Me and my golf discuss the three biggest myths seen on the golf course with a driver. The first myth being the need to take your driver back both low and wide to gain extra distance. This isn’t recommended as it can hinder torso and wrist flexibility through the swing. Then there’s the second myth that you must keep your head perfectly still throughout your swing. This is false because keeping your head perfectly straight when driving can lead to a lack of suppleness in the torso during your swing and therefore lack fluidity when driving.
The third and final myth when using the driver is that you must swing the driver back and through on a straight line to the target. Again, this is a myth because the golf club moves through an arc when you swing the golf club rather than a straight line. Ideally, you want to open the club face on your drawback, close it back up for connection and then open in it when following through.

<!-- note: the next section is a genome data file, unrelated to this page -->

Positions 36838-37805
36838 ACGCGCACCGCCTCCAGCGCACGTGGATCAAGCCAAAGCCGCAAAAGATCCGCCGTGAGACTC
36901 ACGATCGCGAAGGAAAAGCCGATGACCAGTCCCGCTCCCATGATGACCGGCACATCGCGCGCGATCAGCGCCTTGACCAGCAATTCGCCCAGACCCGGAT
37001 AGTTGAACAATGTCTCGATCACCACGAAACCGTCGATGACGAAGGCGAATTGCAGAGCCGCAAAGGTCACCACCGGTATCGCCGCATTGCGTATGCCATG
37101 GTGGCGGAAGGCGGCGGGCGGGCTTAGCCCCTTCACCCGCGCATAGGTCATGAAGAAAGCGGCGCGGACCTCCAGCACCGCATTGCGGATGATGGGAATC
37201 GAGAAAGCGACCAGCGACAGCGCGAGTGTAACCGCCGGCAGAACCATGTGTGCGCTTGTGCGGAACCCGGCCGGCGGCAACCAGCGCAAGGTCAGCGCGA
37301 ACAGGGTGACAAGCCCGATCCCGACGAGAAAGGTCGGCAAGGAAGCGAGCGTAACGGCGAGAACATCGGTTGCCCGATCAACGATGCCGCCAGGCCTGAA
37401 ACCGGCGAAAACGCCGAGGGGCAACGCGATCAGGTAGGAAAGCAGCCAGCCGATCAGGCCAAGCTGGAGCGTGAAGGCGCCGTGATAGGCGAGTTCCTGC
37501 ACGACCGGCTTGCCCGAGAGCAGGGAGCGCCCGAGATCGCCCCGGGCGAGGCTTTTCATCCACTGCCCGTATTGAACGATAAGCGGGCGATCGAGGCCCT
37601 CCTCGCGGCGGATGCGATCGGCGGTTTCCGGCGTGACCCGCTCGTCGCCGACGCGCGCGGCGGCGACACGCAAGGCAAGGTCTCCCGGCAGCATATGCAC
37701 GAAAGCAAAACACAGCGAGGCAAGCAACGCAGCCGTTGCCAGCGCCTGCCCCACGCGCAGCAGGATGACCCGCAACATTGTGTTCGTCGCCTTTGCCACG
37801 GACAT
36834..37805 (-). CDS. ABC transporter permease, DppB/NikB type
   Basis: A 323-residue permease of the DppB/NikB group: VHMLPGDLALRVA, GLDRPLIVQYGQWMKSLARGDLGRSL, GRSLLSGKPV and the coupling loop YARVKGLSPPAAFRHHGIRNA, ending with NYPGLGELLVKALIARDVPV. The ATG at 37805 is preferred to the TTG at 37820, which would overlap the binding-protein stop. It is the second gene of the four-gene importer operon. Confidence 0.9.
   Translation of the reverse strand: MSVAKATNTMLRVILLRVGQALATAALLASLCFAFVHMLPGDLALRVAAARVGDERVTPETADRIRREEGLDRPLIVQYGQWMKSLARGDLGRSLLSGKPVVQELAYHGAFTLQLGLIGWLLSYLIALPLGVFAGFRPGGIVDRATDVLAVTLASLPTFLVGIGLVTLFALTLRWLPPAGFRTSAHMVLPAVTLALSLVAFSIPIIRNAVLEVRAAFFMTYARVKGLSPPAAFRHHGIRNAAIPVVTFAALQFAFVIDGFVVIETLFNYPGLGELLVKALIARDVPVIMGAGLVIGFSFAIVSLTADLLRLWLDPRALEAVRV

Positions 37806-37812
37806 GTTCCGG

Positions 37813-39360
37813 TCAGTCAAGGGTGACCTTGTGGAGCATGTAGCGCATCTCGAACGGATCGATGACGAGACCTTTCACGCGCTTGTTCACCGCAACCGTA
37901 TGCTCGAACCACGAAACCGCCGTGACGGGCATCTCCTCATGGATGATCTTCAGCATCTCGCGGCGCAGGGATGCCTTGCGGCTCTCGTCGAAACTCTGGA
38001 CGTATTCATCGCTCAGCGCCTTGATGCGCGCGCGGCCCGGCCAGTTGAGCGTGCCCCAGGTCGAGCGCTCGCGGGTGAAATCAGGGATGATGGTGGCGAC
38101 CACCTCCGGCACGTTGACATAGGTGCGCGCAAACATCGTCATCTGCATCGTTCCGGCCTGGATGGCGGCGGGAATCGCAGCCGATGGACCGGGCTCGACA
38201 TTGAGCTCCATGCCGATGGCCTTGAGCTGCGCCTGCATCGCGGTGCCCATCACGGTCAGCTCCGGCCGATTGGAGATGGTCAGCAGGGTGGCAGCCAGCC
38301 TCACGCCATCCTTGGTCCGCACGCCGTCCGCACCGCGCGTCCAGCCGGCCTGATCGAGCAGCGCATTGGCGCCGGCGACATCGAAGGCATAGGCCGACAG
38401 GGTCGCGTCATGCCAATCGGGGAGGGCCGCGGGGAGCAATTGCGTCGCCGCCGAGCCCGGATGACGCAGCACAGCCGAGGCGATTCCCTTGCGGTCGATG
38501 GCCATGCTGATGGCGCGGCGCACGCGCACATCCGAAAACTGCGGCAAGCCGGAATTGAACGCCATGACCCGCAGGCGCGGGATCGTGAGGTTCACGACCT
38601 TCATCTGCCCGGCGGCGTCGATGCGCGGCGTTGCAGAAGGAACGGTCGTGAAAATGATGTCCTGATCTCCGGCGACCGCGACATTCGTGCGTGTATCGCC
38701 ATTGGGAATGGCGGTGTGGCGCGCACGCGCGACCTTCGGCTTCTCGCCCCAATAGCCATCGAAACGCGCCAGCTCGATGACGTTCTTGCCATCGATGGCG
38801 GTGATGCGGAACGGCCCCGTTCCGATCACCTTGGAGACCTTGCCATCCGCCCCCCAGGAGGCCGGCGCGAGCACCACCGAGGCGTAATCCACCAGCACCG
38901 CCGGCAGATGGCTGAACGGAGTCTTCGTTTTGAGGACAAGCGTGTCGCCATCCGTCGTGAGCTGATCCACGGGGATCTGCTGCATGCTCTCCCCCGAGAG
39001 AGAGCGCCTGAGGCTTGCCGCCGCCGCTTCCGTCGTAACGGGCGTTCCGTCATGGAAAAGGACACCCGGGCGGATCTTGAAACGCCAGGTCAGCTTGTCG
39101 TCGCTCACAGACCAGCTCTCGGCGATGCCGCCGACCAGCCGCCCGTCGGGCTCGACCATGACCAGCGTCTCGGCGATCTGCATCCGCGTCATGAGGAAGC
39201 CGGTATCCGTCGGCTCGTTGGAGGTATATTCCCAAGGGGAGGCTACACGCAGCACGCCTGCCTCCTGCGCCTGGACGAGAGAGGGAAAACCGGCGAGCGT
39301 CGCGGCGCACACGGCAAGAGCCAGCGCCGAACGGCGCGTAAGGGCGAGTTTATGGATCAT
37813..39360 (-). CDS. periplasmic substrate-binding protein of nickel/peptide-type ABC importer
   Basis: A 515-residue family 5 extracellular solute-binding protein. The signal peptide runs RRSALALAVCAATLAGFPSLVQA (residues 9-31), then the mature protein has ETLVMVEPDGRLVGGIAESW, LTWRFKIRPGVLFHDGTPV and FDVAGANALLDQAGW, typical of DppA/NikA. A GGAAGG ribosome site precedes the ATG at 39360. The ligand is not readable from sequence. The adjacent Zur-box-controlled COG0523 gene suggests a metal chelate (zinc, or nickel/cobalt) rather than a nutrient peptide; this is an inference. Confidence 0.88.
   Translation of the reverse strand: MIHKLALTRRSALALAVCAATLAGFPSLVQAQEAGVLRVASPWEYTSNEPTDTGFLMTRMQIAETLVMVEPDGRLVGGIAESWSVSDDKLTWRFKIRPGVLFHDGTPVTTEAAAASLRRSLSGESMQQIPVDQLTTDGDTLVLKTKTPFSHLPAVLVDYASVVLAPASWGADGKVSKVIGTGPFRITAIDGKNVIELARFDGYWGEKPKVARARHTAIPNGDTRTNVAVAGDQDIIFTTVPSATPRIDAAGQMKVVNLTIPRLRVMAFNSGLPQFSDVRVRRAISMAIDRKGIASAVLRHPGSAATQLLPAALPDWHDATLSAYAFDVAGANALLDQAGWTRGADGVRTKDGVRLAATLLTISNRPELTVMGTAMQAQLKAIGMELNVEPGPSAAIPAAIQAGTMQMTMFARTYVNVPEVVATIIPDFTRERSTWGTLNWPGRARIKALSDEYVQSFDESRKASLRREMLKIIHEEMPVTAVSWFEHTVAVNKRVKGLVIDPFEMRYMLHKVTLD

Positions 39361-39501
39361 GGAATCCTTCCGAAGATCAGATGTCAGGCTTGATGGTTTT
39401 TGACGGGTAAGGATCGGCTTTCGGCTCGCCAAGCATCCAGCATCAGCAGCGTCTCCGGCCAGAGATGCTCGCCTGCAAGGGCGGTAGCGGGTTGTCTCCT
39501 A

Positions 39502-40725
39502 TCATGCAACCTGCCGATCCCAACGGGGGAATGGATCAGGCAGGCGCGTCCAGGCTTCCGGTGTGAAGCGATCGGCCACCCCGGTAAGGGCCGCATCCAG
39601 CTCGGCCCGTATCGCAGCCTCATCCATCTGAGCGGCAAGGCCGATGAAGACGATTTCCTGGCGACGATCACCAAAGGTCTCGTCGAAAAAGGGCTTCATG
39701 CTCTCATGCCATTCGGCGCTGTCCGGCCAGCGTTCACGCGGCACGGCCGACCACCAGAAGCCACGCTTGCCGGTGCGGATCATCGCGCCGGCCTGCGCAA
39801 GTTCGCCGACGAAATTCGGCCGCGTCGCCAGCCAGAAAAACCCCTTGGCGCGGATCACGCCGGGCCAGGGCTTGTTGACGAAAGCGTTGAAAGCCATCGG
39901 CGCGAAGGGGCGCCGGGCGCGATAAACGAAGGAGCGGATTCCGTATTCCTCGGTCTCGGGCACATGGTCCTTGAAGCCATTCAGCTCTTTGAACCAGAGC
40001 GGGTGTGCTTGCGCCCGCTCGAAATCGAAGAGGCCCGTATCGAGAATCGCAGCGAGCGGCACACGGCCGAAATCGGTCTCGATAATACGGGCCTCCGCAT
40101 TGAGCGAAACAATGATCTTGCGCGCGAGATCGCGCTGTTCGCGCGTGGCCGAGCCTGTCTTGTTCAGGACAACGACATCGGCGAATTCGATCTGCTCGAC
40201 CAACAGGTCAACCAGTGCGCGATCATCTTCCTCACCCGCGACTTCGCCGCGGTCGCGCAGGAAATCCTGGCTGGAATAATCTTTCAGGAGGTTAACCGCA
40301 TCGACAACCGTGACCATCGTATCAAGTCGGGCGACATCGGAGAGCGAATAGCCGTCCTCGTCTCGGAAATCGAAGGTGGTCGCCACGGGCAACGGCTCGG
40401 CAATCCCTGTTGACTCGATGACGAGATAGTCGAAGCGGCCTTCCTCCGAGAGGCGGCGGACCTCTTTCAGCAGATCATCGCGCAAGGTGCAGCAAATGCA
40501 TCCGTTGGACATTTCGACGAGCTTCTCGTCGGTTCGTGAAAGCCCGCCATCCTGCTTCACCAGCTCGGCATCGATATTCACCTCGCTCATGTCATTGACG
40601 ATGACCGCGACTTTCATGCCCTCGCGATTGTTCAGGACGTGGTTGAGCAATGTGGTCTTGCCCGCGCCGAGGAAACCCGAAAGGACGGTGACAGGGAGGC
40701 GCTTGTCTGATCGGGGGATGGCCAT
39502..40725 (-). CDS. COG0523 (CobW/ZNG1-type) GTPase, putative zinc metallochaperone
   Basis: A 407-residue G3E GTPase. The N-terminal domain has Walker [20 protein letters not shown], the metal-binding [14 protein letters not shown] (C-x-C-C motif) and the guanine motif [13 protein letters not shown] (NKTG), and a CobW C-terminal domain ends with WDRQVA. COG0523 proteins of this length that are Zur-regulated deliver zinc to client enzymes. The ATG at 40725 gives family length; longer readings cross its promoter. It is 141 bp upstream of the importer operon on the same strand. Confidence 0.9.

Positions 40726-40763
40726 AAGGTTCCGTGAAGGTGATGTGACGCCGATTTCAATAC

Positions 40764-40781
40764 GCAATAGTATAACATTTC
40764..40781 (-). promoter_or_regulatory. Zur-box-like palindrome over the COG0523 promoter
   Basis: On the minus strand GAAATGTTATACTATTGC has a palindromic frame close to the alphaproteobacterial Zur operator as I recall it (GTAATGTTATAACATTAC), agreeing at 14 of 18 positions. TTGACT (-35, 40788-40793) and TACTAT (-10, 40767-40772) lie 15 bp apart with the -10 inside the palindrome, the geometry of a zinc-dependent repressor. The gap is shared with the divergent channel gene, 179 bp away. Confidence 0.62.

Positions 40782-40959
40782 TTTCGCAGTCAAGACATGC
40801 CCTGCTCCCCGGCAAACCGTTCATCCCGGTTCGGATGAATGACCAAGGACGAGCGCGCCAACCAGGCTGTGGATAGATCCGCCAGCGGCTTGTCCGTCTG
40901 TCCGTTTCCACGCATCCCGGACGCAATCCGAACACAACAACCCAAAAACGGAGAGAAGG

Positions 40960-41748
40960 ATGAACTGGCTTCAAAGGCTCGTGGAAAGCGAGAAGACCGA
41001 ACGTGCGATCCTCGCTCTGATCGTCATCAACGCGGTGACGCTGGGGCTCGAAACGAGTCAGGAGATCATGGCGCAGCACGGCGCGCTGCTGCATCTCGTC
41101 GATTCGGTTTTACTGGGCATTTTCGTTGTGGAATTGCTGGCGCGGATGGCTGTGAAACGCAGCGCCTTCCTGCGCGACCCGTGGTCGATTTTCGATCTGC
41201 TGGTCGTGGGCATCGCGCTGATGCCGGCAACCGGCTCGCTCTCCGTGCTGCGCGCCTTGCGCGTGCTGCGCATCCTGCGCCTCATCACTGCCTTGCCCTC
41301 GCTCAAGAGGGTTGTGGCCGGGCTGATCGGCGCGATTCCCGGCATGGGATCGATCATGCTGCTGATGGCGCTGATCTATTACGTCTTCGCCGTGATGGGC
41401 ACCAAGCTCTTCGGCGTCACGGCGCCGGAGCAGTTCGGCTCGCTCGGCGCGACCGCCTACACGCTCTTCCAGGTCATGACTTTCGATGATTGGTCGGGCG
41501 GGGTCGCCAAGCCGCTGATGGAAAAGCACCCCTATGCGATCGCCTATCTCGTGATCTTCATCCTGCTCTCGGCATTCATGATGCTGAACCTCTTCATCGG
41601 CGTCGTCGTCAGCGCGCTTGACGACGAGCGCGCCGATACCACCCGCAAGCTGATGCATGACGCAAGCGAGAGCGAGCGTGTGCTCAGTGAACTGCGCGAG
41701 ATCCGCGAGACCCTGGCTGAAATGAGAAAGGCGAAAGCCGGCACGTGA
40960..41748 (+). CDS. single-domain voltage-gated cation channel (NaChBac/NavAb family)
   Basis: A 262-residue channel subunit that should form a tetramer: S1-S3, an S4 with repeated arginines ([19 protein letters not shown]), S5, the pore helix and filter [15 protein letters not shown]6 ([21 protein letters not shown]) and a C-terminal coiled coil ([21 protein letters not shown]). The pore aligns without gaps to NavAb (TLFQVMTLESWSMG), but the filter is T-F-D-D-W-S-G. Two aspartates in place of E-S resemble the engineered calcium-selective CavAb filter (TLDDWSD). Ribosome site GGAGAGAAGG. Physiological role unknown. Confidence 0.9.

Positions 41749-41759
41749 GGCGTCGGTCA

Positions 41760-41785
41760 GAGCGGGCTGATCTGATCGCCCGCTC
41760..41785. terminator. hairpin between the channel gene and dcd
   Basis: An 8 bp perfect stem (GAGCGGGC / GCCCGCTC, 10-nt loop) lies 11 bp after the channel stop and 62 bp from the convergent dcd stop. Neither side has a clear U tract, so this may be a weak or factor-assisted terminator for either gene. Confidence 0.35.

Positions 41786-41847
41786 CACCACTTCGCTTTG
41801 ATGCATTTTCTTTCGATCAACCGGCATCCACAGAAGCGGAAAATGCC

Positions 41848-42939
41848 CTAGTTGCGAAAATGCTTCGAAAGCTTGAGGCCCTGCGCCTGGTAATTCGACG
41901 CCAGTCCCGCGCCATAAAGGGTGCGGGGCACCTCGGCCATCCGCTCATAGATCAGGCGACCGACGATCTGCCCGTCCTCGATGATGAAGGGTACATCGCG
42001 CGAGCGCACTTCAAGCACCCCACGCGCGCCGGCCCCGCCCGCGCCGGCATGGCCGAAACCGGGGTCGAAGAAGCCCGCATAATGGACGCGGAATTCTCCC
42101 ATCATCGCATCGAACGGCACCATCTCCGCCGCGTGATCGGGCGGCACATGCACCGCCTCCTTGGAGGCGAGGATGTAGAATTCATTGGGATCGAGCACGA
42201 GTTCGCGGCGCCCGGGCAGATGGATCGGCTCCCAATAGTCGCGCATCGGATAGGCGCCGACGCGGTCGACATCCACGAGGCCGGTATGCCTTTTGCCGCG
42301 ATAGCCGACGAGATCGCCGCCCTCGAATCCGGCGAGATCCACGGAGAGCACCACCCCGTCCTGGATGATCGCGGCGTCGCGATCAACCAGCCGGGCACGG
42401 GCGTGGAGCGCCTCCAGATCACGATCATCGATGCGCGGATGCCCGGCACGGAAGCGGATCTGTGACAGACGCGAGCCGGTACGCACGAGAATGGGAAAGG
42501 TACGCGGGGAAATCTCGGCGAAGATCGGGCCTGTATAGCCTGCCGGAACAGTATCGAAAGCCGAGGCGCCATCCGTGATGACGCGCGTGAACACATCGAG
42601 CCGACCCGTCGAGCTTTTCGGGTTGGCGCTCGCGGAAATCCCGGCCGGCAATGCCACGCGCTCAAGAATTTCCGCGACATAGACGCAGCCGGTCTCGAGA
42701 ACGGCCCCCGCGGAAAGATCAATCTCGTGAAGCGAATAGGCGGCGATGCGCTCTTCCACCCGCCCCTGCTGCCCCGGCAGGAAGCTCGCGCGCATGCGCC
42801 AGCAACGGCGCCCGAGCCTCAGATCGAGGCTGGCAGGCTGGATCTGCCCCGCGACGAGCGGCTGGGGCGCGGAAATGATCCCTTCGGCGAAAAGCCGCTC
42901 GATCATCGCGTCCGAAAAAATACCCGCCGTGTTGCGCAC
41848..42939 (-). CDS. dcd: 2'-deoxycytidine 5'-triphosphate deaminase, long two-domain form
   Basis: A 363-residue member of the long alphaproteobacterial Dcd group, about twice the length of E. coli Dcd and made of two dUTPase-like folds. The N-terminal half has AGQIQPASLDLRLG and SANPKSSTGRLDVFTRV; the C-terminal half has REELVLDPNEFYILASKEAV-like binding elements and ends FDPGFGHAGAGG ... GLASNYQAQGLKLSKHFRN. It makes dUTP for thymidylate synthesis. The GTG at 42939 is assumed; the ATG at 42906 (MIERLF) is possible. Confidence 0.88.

The innovative new hybrid sport of FootGolf, which combines football and golf, is growing in popularity. There are now over 30 countries where FootGolf is played, and its popularity is being felt by golf courses, both positively and negatively. But,what effect is it having on the traditional game of golf in the UK?
What is FootGolf?
The rules of FootGolf are the same as golf, except you have one football and you use your feet rather than golf clubs. The aim is to get your ball into an oversized golf course hole with the least amount of kicks.